He has acted for firms regulated by the Financial Conduct Authority and its predecessors in many High Court cases, often challenging the legality of the action of regulatory authorities. He has been instructed in litigation in relation to several of the most highly publicised investment problems in recent years, including Harlequin, ArchCru and Keydata.
He also regularly advises off-shore insurance companies.
Appearing in the Administrative Court and the Court of Appeal in a case raising the question whether disciplinary proceedings of financial services regulators are compliant with European Convention on Human Rights: R (Fleurose) v Securities and Futures Authority  2 All ER (Comm) 481.
Appearing in the Court of Appeal in the Heather Moor & Edgecomb cases on whether the Financial Ombudsman Service is obliged to reach decisions in accordance with the law. He was then instructed by the firm in an application to the European Court of Human Rights on whether Financial Ombudsman Service is compatible with ECHR: (2011) 53 EHRR SE18, (2012) 55 EHRR SE20.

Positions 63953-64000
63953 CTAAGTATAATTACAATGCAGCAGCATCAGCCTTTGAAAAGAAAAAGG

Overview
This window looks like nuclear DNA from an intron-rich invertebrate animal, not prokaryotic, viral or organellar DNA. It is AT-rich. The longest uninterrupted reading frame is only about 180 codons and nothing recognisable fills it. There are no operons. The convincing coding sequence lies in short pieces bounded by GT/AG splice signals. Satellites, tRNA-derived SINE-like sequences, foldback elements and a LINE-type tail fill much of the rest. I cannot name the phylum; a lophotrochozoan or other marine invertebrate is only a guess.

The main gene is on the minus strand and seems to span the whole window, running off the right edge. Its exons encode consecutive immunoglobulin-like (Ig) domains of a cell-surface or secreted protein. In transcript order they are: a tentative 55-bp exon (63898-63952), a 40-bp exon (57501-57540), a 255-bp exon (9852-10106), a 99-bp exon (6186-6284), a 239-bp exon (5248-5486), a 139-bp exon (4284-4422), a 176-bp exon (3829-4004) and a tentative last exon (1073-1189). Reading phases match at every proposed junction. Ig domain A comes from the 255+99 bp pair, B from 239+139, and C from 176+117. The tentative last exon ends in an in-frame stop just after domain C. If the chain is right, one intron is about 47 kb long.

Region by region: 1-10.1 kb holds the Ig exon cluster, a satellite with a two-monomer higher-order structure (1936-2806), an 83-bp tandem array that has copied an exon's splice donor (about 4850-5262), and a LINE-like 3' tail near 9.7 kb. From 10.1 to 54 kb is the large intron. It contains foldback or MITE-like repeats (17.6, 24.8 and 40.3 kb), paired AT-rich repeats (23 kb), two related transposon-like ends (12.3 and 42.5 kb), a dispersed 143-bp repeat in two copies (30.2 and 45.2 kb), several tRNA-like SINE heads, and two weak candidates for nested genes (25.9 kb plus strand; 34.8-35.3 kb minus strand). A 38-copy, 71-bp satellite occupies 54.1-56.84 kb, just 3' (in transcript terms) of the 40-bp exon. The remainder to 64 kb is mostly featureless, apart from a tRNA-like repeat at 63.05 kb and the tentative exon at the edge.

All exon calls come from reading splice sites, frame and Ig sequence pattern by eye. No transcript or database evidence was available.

Acting for over 200 independent advisers in the judicial review of the Financial Services Compensation Scheme decision as to allocation of the compensation levy in respect of the £300 million collapse of the Keydata and Lifemark products.
In 2019 he acted for a firm of independent financial advisers which succeeded in securing an order quashing an award made against it by the Financial Ombudsman Service relating to Harlequin investments.
Advising on a challenge to the Financial Conduct Authority in 2020 in respect of its approval of the Financial Ombudsman Service as an ADR entity.
Advising on a number of occasions insurance companies regulated in Guernsey on whether their activities involve infringement of UK law.